Advertising through the ages: before the internet

A classic poster advertising the Post Office, UK.. Image shot 06/2008. Exact date unknown.
Stephen Sykes / Alamy Stock Photo

Uncover the roots of commercial advertising and the ads that set the precedent for future generations. We’re looking back at life before the Internet (yes, it did exist!) and the methods, motives and marketing practices brands employed to promote their products.

Where did it all begin?

There’s evidence that advertising existed as long ago as 3000bc in the time of the Ancient Egyptians.  The first advertising ‘slogan’ was discovered on an Egyptian papyrus in the town of Thebes. ‘The papyrus of slave Shem’ was an advertisement from a fabrics seller called Hapu, promising a reward for anyone who could return Shem, an escaped slave, to his store. Being a strong-minded businessman, he also took the opportunity to let everyone know that his store is where the most beautiful fabrics are woven.


I know you’re wondering… No, Shem was never caught. But Hapu did manage to grow his business because of the increased footfall his shop received!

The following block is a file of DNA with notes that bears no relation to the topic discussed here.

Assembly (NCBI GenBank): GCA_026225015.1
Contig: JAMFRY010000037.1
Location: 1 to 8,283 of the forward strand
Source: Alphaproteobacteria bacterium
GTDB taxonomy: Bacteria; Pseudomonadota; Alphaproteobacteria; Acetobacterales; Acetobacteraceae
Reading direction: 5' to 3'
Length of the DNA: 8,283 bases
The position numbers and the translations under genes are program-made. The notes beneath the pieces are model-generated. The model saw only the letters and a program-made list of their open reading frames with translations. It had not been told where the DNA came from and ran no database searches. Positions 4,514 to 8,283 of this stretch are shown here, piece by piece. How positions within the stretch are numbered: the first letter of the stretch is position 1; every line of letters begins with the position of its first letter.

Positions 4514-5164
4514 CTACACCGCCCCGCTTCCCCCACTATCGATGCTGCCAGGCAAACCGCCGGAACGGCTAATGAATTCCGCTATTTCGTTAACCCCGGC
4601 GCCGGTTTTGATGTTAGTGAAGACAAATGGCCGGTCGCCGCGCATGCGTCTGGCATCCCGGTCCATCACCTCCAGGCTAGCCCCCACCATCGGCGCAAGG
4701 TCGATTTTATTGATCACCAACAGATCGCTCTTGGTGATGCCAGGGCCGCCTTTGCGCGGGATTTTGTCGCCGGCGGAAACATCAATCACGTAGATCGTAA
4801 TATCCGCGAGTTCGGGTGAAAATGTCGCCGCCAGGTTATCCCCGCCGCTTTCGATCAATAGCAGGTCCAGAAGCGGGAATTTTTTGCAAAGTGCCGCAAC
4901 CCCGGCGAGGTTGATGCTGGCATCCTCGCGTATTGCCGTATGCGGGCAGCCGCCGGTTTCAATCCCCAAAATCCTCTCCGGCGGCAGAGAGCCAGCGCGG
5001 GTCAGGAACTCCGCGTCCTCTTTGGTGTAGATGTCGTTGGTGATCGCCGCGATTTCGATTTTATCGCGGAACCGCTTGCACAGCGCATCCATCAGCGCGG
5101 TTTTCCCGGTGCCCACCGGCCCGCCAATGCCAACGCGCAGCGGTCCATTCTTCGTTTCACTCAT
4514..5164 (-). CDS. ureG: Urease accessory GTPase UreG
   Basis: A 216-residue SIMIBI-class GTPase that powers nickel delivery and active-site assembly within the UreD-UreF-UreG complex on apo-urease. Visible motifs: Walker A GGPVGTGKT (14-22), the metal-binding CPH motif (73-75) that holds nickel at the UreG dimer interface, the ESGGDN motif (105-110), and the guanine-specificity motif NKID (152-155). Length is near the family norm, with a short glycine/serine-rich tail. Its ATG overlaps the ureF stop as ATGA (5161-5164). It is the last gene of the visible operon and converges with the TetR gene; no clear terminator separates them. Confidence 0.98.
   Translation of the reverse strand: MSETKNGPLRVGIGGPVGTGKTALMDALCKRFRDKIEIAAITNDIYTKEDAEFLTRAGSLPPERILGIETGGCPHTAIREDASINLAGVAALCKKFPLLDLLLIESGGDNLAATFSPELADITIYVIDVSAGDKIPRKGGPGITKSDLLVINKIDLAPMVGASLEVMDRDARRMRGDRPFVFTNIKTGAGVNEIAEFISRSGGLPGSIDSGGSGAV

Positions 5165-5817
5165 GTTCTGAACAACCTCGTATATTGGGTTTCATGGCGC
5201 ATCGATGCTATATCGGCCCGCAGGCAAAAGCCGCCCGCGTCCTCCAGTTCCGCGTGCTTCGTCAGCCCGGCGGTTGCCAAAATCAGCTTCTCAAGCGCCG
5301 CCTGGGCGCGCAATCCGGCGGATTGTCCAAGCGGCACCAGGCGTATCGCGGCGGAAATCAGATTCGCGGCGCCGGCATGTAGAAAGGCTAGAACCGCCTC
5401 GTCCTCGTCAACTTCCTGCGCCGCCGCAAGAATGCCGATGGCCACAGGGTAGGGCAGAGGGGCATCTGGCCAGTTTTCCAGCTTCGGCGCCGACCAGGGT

Jumping forwards a few thousand years…

Printed adverts

Things had moved on a little from papyrus by the 1400s, and it was in 1472 that the first ever printed advertisement appeared in England. The ‘advert’ was a handbill announcing a prayer book.

William Caxton's Advertisement at Westminster - first English printer, Early printing. C 1422 - 1491. Printing. Bodleian
Lebrecht Music and Arts Photo Library / Alamy Stock Photo

Through the 1600s, a number of personal ‘promotions’ and news items were printed but it wasn’t until 1704 that sources agree an actual newspaper advert came into existence. The advertisement first appeared in American newspaper ‘The Boston News-Letter’, and was an announcement seeking a buyer for an Oyster Bay, Long Island, estate.

In 1742, Benjamin Franklin’s ‘General Magazine’ was responsible for a more professional approach to advertising. As the first known US magazine, Franklin used his abilities as a copywriter to persuade retailers and business to advertise their products in his monthly magazine.

FRANKLIN: GENERAL MAGAZINE. /nTitle page of the first issue of 'The General Magazine and Historical Chronicle,' published by Benjamin Franklin, January 1741.
Granger Historical Picture Archive / Alamy Stock Photo

Over the years, printed advertisements transitioned from purely written adverts into the image-led advertisements we see today. Companies gradually began to introduce things like illustrations and drawings, colours and photographs as they tried to make their adverts become more appealing to the customer.

Some advertising milestones…

In 1911, the world of printed advertising took a step in a new direction as the Woodbury Soap Company became the first company ever to use images of a sexual nature. The advert came equipped with the slogan “a skin you love to touch” as the company took a new approach to promoting its facial soap.

Here’s an example of a Woodbury advert from 1916: